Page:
The Ramsar site has significant social and cultural values, including archaeological material relating to its Indigenous, Maccassan and European heritage. These include occupation sites, traditional art, middens and waste heaps, abandoned settlements and houses, and shipwrecks. An on-going 'living culture' is maintained by the Arrarrkbi (traditional Indigenous owners of the Cobourg Peninsula) who uphold traditional land management practices, customary law and traditions.

The Garig Gunak Barlu National Park is managed under a joint arrangement between the traditional owners and the Northern Territory Government. The Park is managed as a conservation reserve and is used for conservation, regulated tourism, hunting and Indigenous use. The waters surrounding the Peninsula support commercial and recreational fisheries.

Justification of the listing criteria:

Cobourg Peninsula Ramsar site meets five of the nine criteria:

Criterion 1: The Cobourg Peninsula Ramsar site is located in the Timor Sea Division Australian Drainage Division bioregion and the Northern IMCRA Province bioregion. The wetlands represent some of the better protected and near-natural wetlands in the bioregion, including ten out of twelve marine/coastal wetland systems and ten out of twenty inland wetland types. This is a diverse array of wetland in a confined area.

Criterion 2: The Cobourg Peninsula Ramsar site supports fourteen nationally or internationally endangered or vulnerable marine fauna species including the green turtle, flatback turtle, leatherback turtle, hawksbill turtle, Olive Ridley turtle, loggerhead turtle and the dugong. The site also supports the following nationally threatened species: northern quoll, brush-tailed rabbit-rat, water mouse, Merten's water monitor, red goshawk, partridge pigeon (eastern) and masked owl (northern).

Criterion 3: The site supports a diverse assemblage of flora and fauna species, including over 800 plant species, 35 mammals, 71 reptiles, 19 frogs, 236 birds, over 600 fish, 64 corals and 406 marine invertebrates from coral reefs or the intertidal zone. It supports almost all Ramsar wetland types known to occur within the bioregion.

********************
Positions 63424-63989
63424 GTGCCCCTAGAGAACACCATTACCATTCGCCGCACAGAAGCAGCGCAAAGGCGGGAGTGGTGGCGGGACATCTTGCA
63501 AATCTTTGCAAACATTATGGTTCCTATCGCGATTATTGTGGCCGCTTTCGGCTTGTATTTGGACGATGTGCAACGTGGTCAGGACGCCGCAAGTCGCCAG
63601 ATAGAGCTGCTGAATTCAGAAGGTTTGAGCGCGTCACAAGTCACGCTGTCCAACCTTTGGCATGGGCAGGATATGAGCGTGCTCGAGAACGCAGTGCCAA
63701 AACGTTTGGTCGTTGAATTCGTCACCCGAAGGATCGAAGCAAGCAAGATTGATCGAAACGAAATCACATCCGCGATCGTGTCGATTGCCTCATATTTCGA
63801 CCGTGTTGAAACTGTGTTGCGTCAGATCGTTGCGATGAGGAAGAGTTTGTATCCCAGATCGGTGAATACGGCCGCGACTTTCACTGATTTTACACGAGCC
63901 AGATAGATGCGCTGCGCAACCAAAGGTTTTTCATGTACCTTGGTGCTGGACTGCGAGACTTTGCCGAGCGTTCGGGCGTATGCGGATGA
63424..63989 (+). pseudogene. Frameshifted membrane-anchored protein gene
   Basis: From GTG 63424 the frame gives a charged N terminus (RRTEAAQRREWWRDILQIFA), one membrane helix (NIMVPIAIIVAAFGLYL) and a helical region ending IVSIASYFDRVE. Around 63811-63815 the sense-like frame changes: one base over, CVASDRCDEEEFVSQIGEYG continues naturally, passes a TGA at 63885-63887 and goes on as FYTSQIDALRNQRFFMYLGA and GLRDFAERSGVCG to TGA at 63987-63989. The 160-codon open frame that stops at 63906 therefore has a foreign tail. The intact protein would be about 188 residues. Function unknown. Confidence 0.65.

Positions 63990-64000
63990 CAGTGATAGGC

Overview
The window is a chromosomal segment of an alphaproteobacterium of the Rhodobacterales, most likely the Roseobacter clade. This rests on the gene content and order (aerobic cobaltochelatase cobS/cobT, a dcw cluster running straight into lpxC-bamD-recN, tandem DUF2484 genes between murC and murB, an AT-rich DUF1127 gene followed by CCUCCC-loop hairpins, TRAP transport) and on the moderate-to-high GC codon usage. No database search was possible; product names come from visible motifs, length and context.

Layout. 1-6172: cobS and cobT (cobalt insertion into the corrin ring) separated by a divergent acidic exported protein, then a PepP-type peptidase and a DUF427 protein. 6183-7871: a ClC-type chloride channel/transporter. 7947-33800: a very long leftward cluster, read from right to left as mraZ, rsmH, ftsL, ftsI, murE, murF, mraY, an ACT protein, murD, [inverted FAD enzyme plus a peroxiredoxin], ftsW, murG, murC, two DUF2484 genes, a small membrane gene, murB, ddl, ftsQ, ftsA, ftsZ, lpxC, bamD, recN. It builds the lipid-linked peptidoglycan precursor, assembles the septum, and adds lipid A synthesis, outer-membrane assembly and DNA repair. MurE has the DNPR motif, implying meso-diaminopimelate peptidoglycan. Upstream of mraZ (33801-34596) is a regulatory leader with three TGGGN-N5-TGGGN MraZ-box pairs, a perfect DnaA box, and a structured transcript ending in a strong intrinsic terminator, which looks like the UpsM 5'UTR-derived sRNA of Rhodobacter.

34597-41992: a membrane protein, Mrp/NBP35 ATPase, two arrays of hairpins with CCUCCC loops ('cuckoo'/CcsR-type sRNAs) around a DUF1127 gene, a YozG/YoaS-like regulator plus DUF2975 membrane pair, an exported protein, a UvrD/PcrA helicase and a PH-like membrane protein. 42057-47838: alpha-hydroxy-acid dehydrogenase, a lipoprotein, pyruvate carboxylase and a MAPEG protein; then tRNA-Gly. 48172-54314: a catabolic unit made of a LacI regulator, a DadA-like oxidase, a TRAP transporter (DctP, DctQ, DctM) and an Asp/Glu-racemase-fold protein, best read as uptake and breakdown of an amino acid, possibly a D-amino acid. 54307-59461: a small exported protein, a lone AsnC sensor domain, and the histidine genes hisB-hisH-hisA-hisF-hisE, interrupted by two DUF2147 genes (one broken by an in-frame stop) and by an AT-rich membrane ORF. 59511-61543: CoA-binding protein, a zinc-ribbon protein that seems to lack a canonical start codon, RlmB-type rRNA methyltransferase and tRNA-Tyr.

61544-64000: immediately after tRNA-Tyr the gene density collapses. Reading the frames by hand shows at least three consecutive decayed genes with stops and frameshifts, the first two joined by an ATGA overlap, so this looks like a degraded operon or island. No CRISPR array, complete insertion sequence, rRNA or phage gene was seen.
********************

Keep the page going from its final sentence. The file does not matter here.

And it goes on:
Criterion 4: The site includes nesting habitat for significant populations of marine turtles, and habitat for several cetaceans (including the Australian snubfin, Indo-Pacific humpback, Indo-Pacific bottlenose and the false killer whale). It supports significant waterbird (seabird) breeding colonies and important feeding and nesting habitat for migratory shorebirds as they travel along the East Asian Australasian Flyway. This includes 37 species listed under migratory bird agreements with China, Japan and the Republic of Korea. Permanent billabongs and river channels within the site provide dry season refugia for aquatic species as well as water-dependent terrestrial vertebrate species (including birds, reptiles and frogs).

Criterion 8: Cobourg Peninsula provides a wide range of habitats, feeding areas, dispersal and migratory pathways and spawning sites for numerous fish species of direct and indirect fisheries significance, including barramundi, giant trevally, mangrove jack, black bream, barracuda, mullet, as well as crustacean including mud crabs and prawns.

Please see the More Information page for additional information on this Ramsar site and access to the Ramsar Information sheets and other associated site documents.